Founders can be forgiven for feeling a bit of whiplash from the funding markets. Back in the famous “Hot Founder Summer” of 2021, funding markets were one big Miami Yacht Party: plugged-in founders could raise Seed Rounds while still employed, revenue was potentially a distraction (after all, why put a ceiling on a valuation) and it wasn’t unheard for the Series A proofpoint to be a great closing party for the Seed Round.
Fast forward to 2023 and “every startup needs 3 years of runway at all times”, “VC was just a ZIRP phenomenon” and Miami is so hot that even the coral is moving to cooler climates.
Meanwhile the Series A market went from being a gimme to an extraordinarily high hurdle for almost all fintech firms. But good news! The lights of risk-seeking investors are starting to peek into the forever-runway tunnel of darkness. In the last couple of months, we’ve seen a handful of fintech firms, including within our portfolio, capture the elusive Series A term sheet. If you’re willing to put in the (extreme) effort, you too can raise a Series A (assuming you generate revenue, can tell a good story, and are willing to do many, many pitches).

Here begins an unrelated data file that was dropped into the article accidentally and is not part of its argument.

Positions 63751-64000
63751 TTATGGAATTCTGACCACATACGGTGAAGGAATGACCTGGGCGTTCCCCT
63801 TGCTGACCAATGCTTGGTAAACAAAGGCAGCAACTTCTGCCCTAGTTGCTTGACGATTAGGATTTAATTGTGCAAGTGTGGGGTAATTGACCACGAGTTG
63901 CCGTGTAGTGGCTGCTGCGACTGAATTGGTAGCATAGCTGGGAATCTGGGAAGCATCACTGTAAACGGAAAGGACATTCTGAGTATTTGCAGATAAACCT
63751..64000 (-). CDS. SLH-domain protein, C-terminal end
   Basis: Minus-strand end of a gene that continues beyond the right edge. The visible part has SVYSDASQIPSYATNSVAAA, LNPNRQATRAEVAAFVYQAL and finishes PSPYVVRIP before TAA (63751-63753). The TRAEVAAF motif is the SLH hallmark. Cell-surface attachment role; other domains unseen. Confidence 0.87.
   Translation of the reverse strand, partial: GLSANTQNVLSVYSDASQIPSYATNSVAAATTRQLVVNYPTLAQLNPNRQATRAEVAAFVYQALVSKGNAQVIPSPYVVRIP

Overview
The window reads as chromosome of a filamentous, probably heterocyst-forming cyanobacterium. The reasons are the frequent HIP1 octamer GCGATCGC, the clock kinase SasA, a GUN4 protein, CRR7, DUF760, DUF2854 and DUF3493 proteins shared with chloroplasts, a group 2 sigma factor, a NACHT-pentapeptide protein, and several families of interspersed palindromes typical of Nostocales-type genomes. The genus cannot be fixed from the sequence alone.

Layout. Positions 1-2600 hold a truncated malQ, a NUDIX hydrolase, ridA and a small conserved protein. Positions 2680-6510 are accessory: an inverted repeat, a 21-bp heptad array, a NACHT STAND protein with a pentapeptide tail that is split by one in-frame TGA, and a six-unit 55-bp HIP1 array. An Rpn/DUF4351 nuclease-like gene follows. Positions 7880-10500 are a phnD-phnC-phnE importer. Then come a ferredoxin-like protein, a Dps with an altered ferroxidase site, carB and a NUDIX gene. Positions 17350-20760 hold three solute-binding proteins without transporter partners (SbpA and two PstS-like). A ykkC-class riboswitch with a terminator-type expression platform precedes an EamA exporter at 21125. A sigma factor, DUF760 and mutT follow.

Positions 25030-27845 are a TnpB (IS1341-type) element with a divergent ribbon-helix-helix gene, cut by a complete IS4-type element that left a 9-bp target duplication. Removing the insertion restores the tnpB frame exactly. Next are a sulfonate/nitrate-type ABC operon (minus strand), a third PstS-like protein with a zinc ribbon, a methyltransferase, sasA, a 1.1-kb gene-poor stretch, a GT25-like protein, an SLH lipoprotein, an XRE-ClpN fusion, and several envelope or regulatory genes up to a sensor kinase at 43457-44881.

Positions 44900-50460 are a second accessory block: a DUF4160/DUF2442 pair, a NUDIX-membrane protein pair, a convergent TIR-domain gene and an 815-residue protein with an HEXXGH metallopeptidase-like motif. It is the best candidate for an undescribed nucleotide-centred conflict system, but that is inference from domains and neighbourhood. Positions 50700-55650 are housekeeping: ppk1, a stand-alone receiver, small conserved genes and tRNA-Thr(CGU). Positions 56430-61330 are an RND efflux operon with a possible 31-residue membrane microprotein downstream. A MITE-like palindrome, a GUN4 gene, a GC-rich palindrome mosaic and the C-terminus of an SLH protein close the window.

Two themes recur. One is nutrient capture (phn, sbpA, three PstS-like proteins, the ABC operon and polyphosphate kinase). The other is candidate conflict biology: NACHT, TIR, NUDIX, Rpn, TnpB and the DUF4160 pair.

Given that many of the fundraise announcements that one reads about in the news are often quite stale, we wanted to share more real-time observations for founders who are thinking about tackling this very challenging phase of the market. At a high level:
The sample size here is very small and the market does seem to be warming up, so the experience for a founder kicking off the process now might not be as challenging. But from what we’ve seen so far, the process takes longer, requires more polish, longer negotiation periods, and more extensive diligence than it has in years.
The Job is Fundraising
The duration of the Series A process is running significantly longer than at any point since we started Restive Ventures in 2018. The companies in our portfolio that have raised started speaking to investors in early 2023. They spoke to several dozen funds and it took 3-4 months to receive verbal offers. It took another month before they signed written term-sheets. Diligence processes can then be expected to last another 4-8 weeks. That means that we are looking at a 6 month process from initial conversations to cash in the bank. As such, planning is critical.
Since the investment process at funds appears to have slowed down dramatically, it’s important to have marketing materials early in the process. This includes presentation decks, financial models and organized comprehensive data rooms. These long processes also mean that teams are having to dedicate management time to keeping these documents up to date, integrating feedback from investors, and controlling access.